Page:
Maintaining as much composure as possible, we scheduled our follow-up appointment for week 28, walked to the car and I promptly burst into tears.  Consoling me as much as he possibly could, HB held my hand and repeated words of encouragement as I pulled up the Mayo Clinic information pages on fetal macrosomia.  While a c-section will prevent much of the structural damage that could endanger both me and Baby and, at the end of the day, a healthy baby is a healthy baby for which to be thankful, there are several complicating factors as a result of macrosomia that make my mind reel:

For Baby the risks, even with c-section, are immediate as well as having longer term implications:

  • Baby faces the likelihood hyperglycemia and impaired glucose tolerance at birth - the exact opposite of concerns for blood sugar levels we faced with GV.  With her, we were concerned with her glucose levels being to low (which they were), which was easily fixed by feeding her.  With Baby, I don't know what the doctors will need to do to address elevated glucose levels or if they can do anything. 
  • Baby faces a higher likelihood of suffering from childhood obesity as research indicates some degree of link between higher birth weights and excessive weight gain in school age children. 
  • Baby faces a higher probability of suffering from a variety of conditions - such as increased blood pressure, high blood sugar and elevated cholesterol - that, when combined, directly lead to a heightened risk of heart disease, diabetes and stroke. 

For Mama the risk for complications increase if future pregnancies are considered (which, yes, future pregnancies are something for which HB and I are hoping):

  • The risk for fetal macrosomia increases with each pregnancy, especially those for male babies.  So Baby #4, should we be able to have another, is not only at a higher risk for a higher birth weight due to birth order, but given that we're struggling with macrosomia with Baby #3 he or she will be at an elevated risk because of my maternal history with the condition.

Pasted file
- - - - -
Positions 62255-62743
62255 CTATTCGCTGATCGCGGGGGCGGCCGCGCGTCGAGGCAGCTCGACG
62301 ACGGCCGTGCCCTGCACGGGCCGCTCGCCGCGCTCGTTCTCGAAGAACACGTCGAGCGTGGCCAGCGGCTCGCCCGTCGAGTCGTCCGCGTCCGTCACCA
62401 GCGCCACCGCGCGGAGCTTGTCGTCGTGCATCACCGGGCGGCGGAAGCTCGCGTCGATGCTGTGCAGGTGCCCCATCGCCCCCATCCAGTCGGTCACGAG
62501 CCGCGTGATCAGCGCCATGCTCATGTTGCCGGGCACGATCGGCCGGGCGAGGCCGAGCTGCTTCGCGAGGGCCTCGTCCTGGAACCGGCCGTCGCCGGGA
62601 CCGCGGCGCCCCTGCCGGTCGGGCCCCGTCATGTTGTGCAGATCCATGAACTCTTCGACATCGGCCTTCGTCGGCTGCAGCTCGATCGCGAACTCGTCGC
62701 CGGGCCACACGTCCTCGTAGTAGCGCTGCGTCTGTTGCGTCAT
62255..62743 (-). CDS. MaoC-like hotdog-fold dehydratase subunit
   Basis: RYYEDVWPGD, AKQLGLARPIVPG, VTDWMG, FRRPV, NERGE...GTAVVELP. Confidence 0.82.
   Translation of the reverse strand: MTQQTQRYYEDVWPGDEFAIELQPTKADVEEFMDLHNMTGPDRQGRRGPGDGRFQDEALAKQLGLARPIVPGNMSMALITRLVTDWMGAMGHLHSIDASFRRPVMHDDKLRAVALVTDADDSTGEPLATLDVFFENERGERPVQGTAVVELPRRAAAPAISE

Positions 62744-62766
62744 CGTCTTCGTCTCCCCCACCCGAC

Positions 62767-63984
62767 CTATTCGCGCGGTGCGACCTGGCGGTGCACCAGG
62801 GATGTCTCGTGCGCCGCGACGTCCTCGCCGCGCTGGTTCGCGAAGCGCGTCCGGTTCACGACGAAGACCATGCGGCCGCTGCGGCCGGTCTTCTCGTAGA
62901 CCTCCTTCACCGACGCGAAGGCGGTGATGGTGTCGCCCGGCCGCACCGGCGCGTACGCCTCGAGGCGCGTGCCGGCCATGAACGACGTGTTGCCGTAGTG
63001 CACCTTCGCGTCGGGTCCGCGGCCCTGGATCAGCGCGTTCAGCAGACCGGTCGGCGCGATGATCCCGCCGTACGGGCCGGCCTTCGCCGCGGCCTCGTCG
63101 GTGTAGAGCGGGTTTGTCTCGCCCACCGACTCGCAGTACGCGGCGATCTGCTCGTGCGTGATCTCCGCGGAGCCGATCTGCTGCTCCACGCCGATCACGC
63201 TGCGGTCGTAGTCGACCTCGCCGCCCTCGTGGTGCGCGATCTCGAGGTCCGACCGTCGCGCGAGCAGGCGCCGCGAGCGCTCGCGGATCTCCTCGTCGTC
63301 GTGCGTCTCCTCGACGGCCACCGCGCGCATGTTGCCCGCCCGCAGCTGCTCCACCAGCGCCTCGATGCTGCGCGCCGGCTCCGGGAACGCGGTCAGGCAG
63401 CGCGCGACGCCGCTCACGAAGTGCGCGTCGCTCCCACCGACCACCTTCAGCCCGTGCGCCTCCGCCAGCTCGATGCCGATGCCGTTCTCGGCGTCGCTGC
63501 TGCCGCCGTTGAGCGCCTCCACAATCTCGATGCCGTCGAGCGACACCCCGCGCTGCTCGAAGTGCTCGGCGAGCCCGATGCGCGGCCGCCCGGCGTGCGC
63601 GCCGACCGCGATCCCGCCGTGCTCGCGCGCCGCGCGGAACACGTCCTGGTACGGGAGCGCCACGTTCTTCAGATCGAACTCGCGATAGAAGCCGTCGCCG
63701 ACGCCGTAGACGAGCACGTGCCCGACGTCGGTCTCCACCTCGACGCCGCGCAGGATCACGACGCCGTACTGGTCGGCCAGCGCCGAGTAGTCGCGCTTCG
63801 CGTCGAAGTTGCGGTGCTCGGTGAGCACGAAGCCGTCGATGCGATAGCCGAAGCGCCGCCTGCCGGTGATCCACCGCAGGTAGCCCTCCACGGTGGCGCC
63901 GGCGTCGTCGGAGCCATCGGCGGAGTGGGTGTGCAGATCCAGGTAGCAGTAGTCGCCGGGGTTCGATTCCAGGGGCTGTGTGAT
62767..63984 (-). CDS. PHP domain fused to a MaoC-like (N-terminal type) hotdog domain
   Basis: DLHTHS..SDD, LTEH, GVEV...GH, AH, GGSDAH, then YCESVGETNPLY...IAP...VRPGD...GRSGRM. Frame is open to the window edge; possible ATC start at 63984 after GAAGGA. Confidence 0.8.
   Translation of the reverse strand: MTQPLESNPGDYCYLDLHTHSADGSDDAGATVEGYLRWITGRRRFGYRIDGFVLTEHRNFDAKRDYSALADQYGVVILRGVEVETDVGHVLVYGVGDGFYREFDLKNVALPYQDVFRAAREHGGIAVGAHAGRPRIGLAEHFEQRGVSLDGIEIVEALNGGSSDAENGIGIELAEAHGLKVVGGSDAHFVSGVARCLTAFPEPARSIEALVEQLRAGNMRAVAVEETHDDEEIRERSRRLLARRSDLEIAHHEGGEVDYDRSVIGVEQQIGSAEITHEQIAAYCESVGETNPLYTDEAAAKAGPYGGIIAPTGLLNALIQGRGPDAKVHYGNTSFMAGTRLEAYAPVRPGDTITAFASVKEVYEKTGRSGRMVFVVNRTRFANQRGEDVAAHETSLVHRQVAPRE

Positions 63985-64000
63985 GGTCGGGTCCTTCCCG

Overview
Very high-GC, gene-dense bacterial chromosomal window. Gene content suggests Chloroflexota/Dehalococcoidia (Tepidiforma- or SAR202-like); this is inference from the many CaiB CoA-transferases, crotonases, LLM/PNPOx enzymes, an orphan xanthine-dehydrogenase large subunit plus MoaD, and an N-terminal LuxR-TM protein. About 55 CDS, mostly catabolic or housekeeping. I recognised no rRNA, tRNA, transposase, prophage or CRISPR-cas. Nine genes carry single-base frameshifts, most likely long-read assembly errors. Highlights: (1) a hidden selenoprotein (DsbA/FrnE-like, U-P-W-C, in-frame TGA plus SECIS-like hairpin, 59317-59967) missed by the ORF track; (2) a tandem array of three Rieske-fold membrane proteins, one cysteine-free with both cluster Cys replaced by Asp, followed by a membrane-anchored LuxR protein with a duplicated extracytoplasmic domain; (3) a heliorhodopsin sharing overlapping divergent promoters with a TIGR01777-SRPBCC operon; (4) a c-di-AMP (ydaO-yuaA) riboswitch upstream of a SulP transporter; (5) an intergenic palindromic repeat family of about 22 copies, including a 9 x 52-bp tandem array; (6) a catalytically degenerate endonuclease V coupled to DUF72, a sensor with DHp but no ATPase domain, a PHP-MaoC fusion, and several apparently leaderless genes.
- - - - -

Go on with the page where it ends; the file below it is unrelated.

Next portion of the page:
• Given my history of placental abruption and the compounding issue of a potential c-section, my risk for uterine rupture with future pregnancies is heightened due to the damage I'd sustain to the anterior wall.  This also decreases my candidacy for a vaginal birth after cesarean (VBAC), for which I emotionally am holding out. 
I can rationalize that a c-section isn't the end of the world and I can also rationalize that I have two, soon to be three, beautiful children that I've been blessed with by God, but the picture I have in my head of what I want and expect out of life versus the rationalization of what options and outcomes are just not in my hands are two irreconcilable things.   I understand how fortunate I am to live in the United States and to have access to the comprehensive medical care that so closely monitors me and Baby.  I understand that it's up to me to curb weight gain for the remainder of the pregnancy and that the chromosomes and genetics involved are beyond my control.  I can understand that my crying in the car today has absolutely no correlation whatsoever to what happens with delivery of Baby come d-day... I get all of that, but for the time being, I'm miserable.  I'm overwhelmed.  I'm scared.   I don't know exactly what I'm going to do or how best to go about it, but so help me God I've fought this hard to have a healthy baby in the way I want to that I'm not about to give that up now.

The only thing I can possibly say about the day that is remotely positive is that HB and the kids were exactly where I needed them and that I couldn't have gotten to this point of writing about all of this without their love and support.  I am beyond grateful for HB's consistency, GW's compassionate hugs and GV's constant attempts to make eye contact with me and inquire about "Mama happy?"  Without them, I'd be in ball somewhere suffering from complete self-loathing rather than actively working to acknowledge the good that exists in my life already.

I wish it could have been a better birthday appointment, HB, but thank you for everything you did today and simply embody in spite of it all.